Beating The Market In All But 2 Years This Century

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Two factor tilts from the S&P 500 - Low Volatility and Pure Value - have historically beat the benchmark gauge.

Combining these two indices in equal proportions has beat the S&P 500 in all but two years of the 21st century.

Combining these strategies has strongly outperformed the market benchmark with modestly lower risk.

In my recent "5 Ways" series of articles on Seeking Alpha, I have highlighted five strategies (size, value, low volatility, dividend growth, equal-weighting) for buy-and-hold investors that have historically beat the market. In yesterday's piece, I illustrated that two of these factor tilts - Dividend Growth (BATS:NOBL) and Equal Weighting (NYSEARCA:RSP) - have combined to beat the S&P 500 (NYSEARCA:SPY) in all but two years this century.

The Low Volatility Anomaly describes the surprising fact that lower-risk investments have outperformed higher-risk investments over time. This Anomaly may seem paradoxical; investors should be paid through higher returns for securities with a greater risk of loss. However, across different markets, geographies, and time intervals, the series shows that higher beta investments have not delivered higher realized returns and offers suggestions backed by academic research to suggest why this might be the case. That series also discussed how Warren Buffett, the most successful investor of our lifetime, leveraged low volatility stocks to generate market-trouncing returns.

The second part of this two-pronged market-beating strategy is to purchase value stocks. While most may not attribute the idea of buying "low volatility" stocks to Buffett, most consider him one of the foremost value investors. Buffett's professor at Columbia University, Benjamin Graham, is often considered to be the "father of value investing". In my previous article, "The Value of Value", I demonstrated the above-market returns from stocks with high ratios of book value to market value over a 90-year stock market history.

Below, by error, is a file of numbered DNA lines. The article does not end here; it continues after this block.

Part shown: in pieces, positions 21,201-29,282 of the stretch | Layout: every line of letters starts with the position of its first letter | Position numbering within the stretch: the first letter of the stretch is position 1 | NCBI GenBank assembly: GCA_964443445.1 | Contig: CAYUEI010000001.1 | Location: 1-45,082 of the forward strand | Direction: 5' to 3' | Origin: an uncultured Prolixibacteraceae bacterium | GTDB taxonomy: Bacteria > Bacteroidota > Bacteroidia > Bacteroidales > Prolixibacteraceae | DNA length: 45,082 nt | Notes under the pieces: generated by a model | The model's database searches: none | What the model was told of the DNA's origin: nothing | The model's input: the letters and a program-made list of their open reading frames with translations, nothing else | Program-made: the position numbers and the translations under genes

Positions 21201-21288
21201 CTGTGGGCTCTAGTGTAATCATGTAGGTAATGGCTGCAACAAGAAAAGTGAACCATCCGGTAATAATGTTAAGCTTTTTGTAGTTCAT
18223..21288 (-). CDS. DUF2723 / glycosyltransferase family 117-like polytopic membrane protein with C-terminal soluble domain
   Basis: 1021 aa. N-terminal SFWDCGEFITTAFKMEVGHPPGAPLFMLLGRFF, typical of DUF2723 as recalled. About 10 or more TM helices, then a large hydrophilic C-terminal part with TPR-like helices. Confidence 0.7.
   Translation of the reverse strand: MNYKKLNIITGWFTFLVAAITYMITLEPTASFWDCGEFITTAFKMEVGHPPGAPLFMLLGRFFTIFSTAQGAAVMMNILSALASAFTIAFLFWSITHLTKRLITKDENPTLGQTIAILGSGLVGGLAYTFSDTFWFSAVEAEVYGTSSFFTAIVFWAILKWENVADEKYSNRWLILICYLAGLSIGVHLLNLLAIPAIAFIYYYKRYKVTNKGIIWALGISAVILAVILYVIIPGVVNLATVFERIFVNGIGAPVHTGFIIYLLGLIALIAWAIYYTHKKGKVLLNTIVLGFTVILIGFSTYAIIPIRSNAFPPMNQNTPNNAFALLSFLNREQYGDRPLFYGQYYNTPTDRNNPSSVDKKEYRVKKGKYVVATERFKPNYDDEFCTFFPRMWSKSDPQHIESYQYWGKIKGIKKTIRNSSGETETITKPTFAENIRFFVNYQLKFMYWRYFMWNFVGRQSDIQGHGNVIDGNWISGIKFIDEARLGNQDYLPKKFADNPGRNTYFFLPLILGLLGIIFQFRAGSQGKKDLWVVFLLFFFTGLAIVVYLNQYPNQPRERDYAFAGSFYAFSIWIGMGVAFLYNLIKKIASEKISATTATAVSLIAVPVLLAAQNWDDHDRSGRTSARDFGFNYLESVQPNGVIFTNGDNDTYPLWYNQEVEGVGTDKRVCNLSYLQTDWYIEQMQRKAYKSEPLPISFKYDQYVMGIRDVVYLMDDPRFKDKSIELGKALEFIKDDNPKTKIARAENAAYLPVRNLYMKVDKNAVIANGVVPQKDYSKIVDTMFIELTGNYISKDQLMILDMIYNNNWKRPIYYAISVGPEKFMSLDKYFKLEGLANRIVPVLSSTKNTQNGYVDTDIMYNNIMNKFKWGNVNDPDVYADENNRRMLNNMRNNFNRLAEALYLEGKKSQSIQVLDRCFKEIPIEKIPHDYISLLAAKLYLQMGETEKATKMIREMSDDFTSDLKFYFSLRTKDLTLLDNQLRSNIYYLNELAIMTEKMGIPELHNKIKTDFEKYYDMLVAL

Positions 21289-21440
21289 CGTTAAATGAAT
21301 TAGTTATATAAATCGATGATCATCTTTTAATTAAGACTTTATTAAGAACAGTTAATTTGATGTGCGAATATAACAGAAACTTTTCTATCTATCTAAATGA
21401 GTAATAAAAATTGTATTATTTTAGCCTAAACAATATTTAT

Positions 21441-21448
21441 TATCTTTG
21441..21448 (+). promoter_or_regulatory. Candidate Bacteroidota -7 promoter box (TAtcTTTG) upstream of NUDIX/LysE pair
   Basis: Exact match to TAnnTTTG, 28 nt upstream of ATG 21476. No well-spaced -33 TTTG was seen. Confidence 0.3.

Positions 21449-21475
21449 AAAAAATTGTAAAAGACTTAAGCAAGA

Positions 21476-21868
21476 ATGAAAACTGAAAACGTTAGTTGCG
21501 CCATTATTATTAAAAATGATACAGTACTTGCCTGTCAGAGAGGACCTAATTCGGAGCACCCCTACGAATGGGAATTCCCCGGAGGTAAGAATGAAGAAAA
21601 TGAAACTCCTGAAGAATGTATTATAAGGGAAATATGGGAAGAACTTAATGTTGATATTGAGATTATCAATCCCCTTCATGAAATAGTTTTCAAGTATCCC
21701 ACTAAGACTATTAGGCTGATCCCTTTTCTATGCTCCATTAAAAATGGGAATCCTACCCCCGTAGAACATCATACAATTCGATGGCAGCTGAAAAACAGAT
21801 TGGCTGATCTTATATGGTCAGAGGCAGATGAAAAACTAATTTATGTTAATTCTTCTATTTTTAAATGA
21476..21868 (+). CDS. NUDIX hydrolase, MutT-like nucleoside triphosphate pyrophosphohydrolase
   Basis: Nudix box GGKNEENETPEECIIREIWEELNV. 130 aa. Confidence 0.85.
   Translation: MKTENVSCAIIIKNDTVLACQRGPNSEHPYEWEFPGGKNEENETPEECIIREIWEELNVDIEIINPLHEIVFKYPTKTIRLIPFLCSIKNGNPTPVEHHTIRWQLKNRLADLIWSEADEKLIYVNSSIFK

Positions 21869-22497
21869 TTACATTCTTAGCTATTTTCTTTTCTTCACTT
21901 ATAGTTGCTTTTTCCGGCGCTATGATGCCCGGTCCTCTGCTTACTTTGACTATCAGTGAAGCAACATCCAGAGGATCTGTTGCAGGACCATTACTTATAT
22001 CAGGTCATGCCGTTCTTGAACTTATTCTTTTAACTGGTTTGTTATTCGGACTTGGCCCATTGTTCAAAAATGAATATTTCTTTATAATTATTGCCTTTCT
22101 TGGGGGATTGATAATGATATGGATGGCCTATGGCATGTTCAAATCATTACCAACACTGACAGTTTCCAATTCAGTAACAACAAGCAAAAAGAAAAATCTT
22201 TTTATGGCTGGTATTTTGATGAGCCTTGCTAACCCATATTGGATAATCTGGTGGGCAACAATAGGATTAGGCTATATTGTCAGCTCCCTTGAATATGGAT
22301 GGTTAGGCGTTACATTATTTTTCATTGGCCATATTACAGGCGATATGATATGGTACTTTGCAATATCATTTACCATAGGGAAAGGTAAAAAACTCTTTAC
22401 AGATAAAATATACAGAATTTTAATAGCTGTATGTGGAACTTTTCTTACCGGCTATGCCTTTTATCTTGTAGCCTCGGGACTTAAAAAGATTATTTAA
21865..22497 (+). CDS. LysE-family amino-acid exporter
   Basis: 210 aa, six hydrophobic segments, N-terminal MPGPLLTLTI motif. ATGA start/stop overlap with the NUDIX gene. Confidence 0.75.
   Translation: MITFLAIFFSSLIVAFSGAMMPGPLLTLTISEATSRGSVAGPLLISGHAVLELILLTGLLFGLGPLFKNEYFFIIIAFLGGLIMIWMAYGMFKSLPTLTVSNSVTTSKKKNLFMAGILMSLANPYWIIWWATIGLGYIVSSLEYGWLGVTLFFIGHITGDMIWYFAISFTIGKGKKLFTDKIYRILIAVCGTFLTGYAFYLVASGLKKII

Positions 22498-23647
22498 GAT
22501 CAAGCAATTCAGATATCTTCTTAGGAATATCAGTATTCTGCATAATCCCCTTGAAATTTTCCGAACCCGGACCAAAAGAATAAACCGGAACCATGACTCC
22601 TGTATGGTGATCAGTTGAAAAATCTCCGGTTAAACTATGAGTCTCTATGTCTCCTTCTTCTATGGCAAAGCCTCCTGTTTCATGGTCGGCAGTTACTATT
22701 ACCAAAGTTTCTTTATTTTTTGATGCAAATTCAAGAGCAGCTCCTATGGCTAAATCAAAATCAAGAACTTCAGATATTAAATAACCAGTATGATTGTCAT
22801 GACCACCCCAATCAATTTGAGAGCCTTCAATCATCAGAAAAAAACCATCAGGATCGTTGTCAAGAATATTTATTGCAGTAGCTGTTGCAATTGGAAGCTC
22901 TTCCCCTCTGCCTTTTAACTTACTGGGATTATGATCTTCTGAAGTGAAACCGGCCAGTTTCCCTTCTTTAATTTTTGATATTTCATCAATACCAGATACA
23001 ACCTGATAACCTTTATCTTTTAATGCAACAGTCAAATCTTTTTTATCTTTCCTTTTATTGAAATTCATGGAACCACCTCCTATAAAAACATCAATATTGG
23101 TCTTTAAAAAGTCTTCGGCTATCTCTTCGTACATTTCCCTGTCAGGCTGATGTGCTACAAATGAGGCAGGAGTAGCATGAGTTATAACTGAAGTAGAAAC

The S&P 500 Pure Value Index chooses index constituents based on ratios of book value, earnings, and sales-to-price. This index is replicated through the Guggenheim S&P 500 Pure Value ETF (NYSEARCA:RPV) with an expense ratio of 0.35%. The S&P 500 Pure Value Index identifies constituents by measures of high levels of book value, earnings, and sales-to-share price.

Index returns for the S&P 500 Low Volatility Index (replicated through the PowerShares S&P 500 Low Volatility Portfolio ETF (NYSEARCA:SPLV)) and the S&P Pure Value Index are detailed below. I compare a 50-50 weight of the two indices versus the total return of the S&P 500.

The Low Volatility bent produced a disproportionate amount of their relative excess return versus the S&P 500 in falling markets (see 2002, 2008), and the Pure Value index produced its relative excess returns in rising markets (see 2003, 2009). Combining their return profiles produces a risk profile that exceeds the broader market with less variability of returns. Combining these two strategies in equal proportions has bested the S&P 500 in fifteen of the past seventeen years. Singularly, Low Volatility stocks have beat the S&P 500 in just 9 of the past 17 years, and the Pure Value Index has beat the S&P 500 in 12 of 17 years, but combining the two passive strategies in equal proportions has led to even more consistent outperformance.

How good has the outperformance of this strategy been? Any active fund manager beating the market for 15 of the last 17 years would have made himself a lot of money. The geometric average return of this strategy (+10.1% from 2000 to 2016) beat the S&P 500 (+4.5%) by 5.6% per year, while exhibiting lower return variability. Over this historically weak period for stock returns that featured two large drawdowns (the tech bubble and the Global Financial Crisis), a dollar invested in this strategy in 2000 would be worth $5.43 today, while a dollar invested in the S&P 500 would be worth less than half that figure - just $2.12 - even with stocks near all-time highs.